Suppose we allow ourselves to use three numbers less than 10 and
multiply them together. How many different products can you find?
How do you know you've got them all?
Can you fill in this table square? The numbers 2 -12 were used to generate it with just one number used twice.
This article for teachers describes how modelling number properties
involving multiplication using an array of objects not only allows
children to represent their thinking with concrete materials,. . . .
Can you see why 2 by 2 could be 5? Can you predict what 2 by 10
Can you complete this jigsaw of the multiplication square?
Find the smallest whole number which, when mutiplied by 7, gives a
product consisting entirely of ones.
Choose a symbol to put into the number sentence.
Here is a chance to play a version of the classic Countdown Game.
Zumf makes spectacles for the residents of the planet Zargon, who
have either 3 eyes or 4 eyes. How many lenses will Zumf need to
make all the different orders for 9 families?
Can you put the numbers 1 to 8 into the circles so that the four
calculations are correct?
There are 44 people coming to a dinner party. There are 15 square
tables that seat 4 people. Find a way to seat the 44 people using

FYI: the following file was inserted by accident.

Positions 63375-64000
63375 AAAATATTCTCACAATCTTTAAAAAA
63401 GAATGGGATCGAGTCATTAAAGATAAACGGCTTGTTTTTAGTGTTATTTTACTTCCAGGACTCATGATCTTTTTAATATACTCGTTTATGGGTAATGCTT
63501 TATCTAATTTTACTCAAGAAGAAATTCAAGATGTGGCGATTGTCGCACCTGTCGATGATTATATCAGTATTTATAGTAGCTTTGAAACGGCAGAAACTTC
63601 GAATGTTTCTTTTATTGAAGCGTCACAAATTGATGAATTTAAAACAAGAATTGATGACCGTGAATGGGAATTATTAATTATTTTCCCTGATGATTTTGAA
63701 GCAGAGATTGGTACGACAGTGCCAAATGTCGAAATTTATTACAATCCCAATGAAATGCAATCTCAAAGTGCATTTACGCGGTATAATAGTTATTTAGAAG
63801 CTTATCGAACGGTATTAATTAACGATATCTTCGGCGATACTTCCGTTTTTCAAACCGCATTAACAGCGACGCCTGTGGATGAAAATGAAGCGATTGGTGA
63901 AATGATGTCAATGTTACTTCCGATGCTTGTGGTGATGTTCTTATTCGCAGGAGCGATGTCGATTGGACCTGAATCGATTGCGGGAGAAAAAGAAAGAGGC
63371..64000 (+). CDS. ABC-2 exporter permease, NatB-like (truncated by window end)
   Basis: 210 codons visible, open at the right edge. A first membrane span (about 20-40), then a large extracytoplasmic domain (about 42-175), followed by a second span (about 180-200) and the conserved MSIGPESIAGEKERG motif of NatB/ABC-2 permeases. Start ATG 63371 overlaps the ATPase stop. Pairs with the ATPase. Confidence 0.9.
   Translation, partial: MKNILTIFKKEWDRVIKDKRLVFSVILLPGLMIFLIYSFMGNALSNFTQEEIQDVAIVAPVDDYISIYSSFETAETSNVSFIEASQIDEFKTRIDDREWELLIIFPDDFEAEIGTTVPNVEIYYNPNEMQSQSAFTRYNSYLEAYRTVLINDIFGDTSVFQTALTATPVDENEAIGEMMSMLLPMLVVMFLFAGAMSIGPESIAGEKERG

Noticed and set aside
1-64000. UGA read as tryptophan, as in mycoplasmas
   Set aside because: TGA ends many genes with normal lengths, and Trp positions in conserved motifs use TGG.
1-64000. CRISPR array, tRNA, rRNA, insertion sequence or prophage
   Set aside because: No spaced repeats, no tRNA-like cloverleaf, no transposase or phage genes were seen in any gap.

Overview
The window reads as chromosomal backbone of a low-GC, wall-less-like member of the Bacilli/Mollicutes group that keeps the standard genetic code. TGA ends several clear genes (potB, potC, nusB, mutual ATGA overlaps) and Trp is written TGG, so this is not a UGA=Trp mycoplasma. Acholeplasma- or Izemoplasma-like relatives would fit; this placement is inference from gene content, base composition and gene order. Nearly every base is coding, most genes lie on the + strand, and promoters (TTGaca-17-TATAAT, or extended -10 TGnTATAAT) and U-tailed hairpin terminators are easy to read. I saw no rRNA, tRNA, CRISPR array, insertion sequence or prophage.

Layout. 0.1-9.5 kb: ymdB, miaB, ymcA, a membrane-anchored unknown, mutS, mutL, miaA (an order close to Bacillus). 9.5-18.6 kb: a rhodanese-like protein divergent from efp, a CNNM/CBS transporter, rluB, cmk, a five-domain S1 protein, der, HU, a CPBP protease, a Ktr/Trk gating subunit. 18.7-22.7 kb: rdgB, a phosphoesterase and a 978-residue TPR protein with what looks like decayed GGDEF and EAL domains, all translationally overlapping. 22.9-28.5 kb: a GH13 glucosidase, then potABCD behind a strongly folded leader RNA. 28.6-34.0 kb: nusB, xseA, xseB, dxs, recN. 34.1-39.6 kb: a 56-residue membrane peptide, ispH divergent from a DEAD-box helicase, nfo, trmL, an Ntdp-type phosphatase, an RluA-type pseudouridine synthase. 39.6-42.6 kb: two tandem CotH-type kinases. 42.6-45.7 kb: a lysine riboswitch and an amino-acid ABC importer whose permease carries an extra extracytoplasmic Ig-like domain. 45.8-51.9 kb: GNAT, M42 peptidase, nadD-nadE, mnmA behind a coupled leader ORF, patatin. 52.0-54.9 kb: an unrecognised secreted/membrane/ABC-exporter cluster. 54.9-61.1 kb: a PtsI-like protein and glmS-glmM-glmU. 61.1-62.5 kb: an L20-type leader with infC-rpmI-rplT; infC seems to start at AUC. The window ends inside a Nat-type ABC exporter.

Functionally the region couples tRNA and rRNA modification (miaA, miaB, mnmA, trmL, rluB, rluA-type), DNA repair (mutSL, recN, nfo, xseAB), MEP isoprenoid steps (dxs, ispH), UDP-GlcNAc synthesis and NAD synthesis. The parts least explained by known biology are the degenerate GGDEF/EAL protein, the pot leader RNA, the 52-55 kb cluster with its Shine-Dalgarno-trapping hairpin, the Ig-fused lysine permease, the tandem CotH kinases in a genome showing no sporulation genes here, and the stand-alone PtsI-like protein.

all 15 tables, with no empty places.
This problem is based on the story of the Pied Piper of Hamelin. Investigate the different numbers of people and rats there could have been if you know how many legs there are altogether!
Can you order the digits from 1-3 to make a number which is divisible by 3 so when the last digit is removed it becomes a 2-figure number divisible by 2, and so on?
Can you work out the arrangement of the digits in the square so
that the given products are correct? The numbers 1 - 9 may be used
once and once only.
Given the products of adjacent cells, can you complete this Sudoku?
Mr McGregor has a magic potting shed. Overnight, the number of
plants in it doubles. He'd like to put the same number of plants in
each of three gardens, planting one garden each day. Can he do it?
If you take a three by three square on a 1-10 addition square and
multiply the diagonally opposite numbers together, what is the
difference between these products. Why?
This challenge is a game for two players. Choose two numbers from the grid and multiply or divide, then mark your answer on the number line. Can you get four in a row before your partner?
A game that tests your understanding of remainders.
Find the product of the numbers on the routes from A to B. Which
route has the smallest product? Which the largest?
Can you arrange 5 different digits (from 0 - 9) in the cross in the
Using the statements, can you work out how many of each type of
rabbit there are in these pens?
Four Go game for an adult and child. Will you be the first to have four numbers in a row on the number line?
Start by putting one million (1 000 000) into the display of your
calculator. Can you reduce this to 7 using just the 7 key and add,
subtract, multiply, divide and equals as many times as you like?
Cherri, Saxon, Mel and Paul are friends. They are all different
ages. Can you find out the age of each friend using the